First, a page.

The way your organization runs is a lot like the artform of clay animation, or claymation. As a leader, this makes you an animator.
Other terms for this art form are “stop-motion” or “stop-action” animation. Either term may seem counterintuitive to what is expected of a leader…to keep things moving…ideally in the most helpful direction, yes…but to keep things moving…and usually at an up-tempo pace, right? Not so with stop-motion.
Claymation involves a lot of non-motion. However, the motion that does occur is calculated and timely. Here are three ways that shaping organizational culture is like stop-motion animation.
- Culture is all about animation. Think about it. An organization’s culture is a combination of what its people believe about it and how they behave as a result of those beliefs. Culture is “behaviors based on beliefs”. Stop-motion animation is the shaping of intentional action based on a script (a set of articulated beliefs). It is so purposeful that significant attention is also given to eliminating and preventing any motion that will not move the story along in the intended way. Your people need to know which motions to make…and not make…and why.
- Culture-shaping requires intentional, hands-on involvement. Leaders get the culture they shape or the culture they allow. In the making of a stop-motion film, every piece of anything in the frame of the camera has been intentionally placed and lit for a specific purpose and outcome. Every piece. Every.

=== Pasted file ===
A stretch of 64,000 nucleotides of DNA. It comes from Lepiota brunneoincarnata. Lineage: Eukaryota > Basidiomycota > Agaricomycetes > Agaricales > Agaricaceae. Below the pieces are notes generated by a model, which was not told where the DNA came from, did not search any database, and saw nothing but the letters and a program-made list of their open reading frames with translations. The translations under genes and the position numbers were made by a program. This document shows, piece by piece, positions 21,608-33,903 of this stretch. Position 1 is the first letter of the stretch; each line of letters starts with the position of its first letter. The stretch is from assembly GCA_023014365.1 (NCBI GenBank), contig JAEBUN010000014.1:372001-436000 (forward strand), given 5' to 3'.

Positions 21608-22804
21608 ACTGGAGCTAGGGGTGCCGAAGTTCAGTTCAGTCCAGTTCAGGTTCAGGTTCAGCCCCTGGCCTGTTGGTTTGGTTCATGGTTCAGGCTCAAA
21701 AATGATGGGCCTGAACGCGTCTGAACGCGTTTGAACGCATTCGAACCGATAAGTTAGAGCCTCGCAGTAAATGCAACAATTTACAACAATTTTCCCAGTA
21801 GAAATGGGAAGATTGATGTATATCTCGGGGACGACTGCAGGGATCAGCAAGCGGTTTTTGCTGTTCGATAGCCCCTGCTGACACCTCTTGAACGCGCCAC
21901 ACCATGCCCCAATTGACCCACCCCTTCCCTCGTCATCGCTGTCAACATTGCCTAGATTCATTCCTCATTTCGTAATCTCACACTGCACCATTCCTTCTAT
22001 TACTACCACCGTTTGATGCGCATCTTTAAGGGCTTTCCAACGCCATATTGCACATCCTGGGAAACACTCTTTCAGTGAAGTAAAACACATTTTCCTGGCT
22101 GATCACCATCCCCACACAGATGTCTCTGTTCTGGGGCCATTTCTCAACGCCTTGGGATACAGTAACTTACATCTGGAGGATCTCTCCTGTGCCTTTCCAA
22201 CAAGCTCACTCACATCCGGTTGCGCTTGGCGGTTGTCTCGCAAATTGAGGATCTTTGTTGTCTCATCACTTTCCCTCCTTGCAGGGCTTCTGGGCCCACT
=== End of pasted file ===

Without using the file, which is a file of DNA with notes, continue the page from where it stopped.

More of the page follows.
Eventually, some of those pieces are permanently set and no longer need the same degree of attention. (Whew.) But they do need it at the front end of the process…or else they fall out of the frame, are at the wrong angle, don’t get appropriate lighting, upstage the intended focus of the scene, etc.
- Executed with values-based consistency, people experience the resulting motion without being distracted by the stopping of the motion. In fact, the stop-action moments become an accepted and appreciated aspect of the culture. Claymation films have a distinctive charm about and appeal to them. They’re not for everyone, and they vary in style, mood, and tone. But when done with a consistent approach, people know what to expect and can more authentically opt in or out. For leaders to effectively shape culture, they must define expectations (the style, mood, tone, etc.) and consistently hold the animation team to those standards. Doing so requires frequent pauses in the action for the purpose of defining the next move or resetting the pieces for a reshoot.
Materials used in clay animation are intentionally “deformable” (created to be easily shaped). When left alone in certain environmental conditions (high heat, high humidity, etc.), the material will deform according to whichever environmental factors exert the most pressure on them in between takes. Animation and film crews must collaborate in a timely manner to complete a given scene within a specified time frame or run the risk of having to start over. You get the picture.
Whether or not claymation is a preferred mode of entertainment for you, it parallels the art of leadership in many ways. I encourage you to view a stop-motion film while thinking about the intentionality that went into every frame…and what that animates in you.